From The Washington Post:
David Cahoon does what Jesus did, and Jesus’ earthly father before Him.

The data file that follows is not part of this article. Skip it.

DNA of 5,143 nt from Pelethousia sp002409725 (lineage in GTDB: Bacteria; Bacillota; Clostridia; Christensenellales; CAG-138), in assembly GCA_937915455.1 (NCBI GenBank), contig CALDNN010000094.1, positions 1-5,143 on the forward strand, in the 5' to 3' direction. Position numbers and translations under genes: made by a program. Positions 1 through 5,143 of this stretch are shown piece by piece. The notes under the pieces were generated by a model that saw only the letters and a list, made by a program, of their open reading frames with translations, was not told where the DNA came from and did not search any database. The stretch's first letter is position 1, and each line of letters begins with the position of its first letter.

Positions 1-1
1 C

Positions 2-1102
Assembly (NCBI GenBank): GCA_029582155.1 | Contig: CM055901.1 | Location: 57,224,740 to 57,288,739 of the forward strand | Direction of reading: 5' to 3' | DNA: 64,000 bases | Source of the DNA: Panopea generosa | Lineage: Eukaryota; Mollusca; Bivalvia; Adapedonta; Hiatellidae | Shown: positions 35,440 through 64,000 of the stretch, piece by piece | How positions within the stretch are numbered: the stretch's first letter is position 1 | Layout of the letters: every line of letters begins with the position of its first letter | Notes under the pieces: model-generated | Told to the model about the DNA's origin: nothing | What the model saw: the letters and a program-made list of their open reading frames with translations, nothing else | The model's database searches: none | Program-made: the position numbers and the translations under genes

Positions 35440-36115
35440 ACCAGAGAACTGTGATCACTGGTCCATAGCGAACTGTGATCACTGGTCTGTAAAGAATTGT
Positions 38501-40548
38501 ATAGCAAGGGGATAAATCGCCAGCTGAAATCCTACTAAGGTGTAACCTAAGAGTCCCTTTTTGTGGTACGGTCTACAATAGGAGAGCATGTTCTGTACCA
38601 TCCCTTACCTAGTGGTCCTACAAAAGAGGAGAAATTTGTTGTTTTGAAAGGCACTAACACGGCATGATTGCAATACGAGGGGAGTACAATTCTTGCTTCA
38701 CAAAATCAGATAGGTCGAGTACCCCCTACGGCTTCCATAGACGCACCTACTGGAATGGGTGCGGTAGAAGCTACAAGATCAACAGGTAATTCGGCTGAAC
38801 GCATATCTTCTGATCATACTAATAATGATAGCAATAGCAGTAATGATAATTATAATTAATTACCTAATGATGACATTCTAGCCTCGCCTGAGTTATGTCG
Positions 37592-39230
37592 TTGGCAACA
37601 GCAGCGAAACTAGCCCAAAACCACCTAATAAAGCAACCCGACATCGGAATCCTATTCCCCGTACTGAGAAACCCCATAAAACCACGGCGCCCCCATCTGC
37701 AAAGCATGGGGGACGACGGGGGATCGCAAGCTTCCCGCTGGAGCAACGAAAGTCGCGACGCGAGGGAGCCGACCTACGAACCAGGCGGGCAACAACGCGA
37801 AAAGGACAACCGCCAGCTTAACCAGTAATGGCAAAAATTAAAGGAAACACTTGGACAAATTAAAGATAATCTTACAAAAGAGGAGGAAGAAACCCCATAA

He’s a carpenter, and like the Christian figure whose life he has sought to emulate, Cahoon embraces the task of transforming mundane pieces of wood into works of religious glory.His latest project calls for building a semi-permanent altar for Pope Francis’s visit to the United States next month. The altar — whose design was chosen in a competition between 18 teams of Catholic University students — will be used when the pontiff celebrates a large outdoor Mass on Sept. 23 on the east portico of the Basilica of the National Shrine of the Immaculate Conception in Northeast Washington. Then, the altar will be installed inside the basilica. Cahoon, 58, also built an altar for the visit of Pope Benedict XVI to Washington in 2008. With a little less than a month to go before Pope Francis arrives, the carpenter is on a tight deadline and is reluctant to take a break of any kind. …Cahoon, also known as Deacon Dave, has loved woodworking since he was a kid. His nickname then was Woody, a play on his middle name, Linwood. He liked watching carpenters work on the homes going up near his in Rockville. He liked working with something that was once alive and then fashioning it into treehouses, forts and other items. He said he loves wood as a material, loves the way that every board is unique. In college, he studied philosophy, but his hobby snatched his heart. “It may be a hobby that went nuts,” he said, laughing. “I think it has, at this stage in my life, become a prayer.” In 1990, Cahoon aligned his day job with his religion. He established St. Joseph’s Carpentry Shop, a business that specializes in building and renovating religious structures. He is fixing the steeple at St. Mary’s Parish and Shrine of Our Lady of Fatima in Barnesville, Md., where he is assigned as a deacon. He also renovated pews at St. John’s Episcopal Church in Lafayette Square, across from the White House, for President Obama’s inauguration.